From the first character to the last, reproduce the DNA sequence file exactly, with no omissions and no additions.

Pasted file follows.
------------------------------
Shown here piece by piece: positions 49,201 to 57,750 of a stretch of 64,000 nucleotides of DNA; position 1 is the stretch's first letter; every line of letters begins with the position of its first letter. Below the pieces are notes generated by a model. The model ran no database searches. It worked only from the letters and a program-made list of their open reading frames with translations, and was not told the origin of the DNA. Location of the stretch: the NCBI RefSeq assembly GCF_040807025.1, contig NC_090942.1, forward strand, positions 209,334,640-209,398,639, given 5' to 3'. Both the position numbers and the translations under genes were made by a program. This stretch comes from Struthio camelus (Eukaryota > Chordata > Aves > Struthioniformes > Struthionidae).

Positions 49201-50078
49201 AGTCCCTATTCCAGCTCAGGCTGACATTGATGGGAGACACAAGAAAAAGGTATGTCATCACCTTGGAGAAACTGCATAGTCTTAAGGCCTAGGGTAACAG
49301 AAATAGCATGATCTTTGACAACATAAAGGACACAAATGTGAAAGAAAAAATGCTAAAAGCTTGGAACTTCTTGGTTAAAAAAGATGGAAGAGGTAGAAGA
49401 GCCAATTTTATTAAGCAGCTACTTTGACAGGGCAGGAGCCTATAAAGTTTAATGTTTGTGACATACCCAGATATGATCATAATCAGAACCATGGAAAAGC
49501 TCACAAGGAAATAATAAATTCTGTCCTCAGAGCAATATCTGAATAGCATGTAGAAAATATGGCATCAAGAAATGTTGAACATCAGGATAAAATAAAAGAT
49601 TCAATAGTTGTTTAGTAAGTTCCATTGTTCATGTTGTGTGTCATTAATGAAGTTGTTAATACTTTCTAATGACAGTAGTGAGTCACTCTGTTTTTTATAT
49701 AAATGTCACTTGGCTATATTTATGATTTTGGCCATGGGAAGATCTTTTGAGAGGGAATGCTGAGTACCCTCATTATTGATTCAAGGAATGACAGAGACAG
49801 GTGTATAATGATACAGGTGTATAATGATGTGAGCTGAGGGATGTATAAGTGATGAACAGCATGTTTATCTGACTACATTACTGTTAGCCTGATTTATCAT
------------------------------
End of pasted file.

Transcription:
Shown here piece by piece: positions 49,201 to 57,750 of a stretch of 64,000 nucleotides of DNA; position 1 is the stretch's first letter; every line of letters begins with the position of its first letter. Below the pieces are notes generated by a model. The model ran no database searches. It worked only from the letters and a program-made list of their open reading frames with translations, and was not told the origin of the DNA. Location of the stretch: the NCBI RefSeq assembly GCF_040807025.1, contig NC_090942.1, forward strand, positions 209,334,640-209,398,639, given 5' to 3'. Both the position numbers and the translations under genes were made by a program. This stretch comes from Struthio camelus (Eukaryota > Chordata > Aves > Struthioniformes > Struthionidae).

Positions 49201-50078
49201 AGTCCCTATTCCAGCTCAGGCTGACATTGATGGGAGACACAAGAAAAAGGTATGTCATCACCTTGGAGAAACTGCATAGTCTTAAGGCCTAGGGTAACAG
49301 AAATAGCATGATCTTTGACAACATAAAGGACACAAATGTGAAAGAAAAAATGCTAAAAGCTTGGAACTTCTTGGTTAAAAAAGATGGAAGAGGTAGAAGA
49401 GCCAATTTTATTAAGCAGCTACTTTGACAGGGCAGGAGCCTATAAAGTTTAATGTTTGTGACATACCCAGATATGATCATAATCAGAACCATGGAAAAGC
49501 TCACAAGGAAATAATAAATTCTGTCCTCAGAGCAATATCTGAATAGCATGTAGAAAATATGGCATCAAGAAATGTTGAACATCAGGATAAAATAAAAGAT
49601 TCAATAGTTGTTTAGTAAGTTCCATTGTTCATGTTGTGTGTCATTAATGAAGTTGTTAATACTTTCTAATGACAGTAGTGAGTCACTCTGTTTTTTATAT
49701 AAATGTCACTTGGCTATATTTATGATTTTGGCCATGGGAAGATCTTTTGAGAGGGAATGCTGAGTACCCTCATTATTGATTCAAGGAATGACAGAGACAG
49801 GTGTATAATGATACAGGTGTATAATGATGTGAGCTGAGGGATGTATAAGTGATGAACAGCATGTTTATCTGACTACATTACTGTTAGCCTGATTTATCAT